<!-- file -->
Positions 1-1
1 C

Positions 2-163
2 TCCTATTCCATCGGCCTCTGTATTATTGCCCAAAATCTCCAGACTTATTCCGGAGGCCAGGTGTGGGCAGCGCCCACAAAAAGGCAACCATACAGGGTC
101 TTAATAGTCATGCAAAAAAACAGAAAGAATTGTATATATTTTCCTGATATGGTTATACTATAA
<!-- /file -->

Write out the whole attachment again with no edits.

Positions 1-1
1 C

Positions 2-163
2 TCCTATTCCATCGGCCTCTGTATTATTGCCCAAAATCTCCAGACTTATTCCGGAGGCCAGGTGTGGGCAGCGCCCACAAAAAGGCAACCATACAGGGTC
101 TTAATAGTCATGCAAAAAAACAGAAAGAATTGTATATATTTTCCTGATATGGTTATACTATAA